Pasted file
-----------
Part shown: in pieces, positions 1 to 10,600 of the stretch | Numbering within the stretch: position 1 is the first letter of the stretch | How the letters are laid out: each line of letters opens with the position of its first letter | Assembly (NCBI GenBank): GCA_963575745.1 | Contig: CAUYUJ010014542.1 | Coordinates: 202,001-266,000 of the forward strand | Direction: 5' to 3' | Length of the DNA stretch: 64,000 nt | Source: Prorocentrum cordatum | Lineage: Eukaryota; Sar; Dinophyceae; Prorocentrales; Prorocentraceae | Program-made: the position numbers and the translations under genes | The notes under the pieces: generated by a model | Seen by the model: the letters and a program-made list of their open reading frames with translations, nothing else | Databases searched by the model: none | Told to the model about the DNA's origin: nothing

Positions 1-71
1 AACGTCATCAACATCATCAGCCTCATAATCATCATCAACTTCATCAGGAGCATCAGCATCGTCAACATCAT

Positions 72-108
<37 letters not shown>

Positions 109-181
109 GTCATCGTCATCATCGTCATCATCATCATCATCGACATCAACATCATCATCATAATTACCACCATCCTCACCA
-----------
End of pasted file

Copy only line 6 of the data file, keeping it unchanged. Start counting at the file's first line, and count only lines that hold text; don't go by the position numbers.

Positions 109-181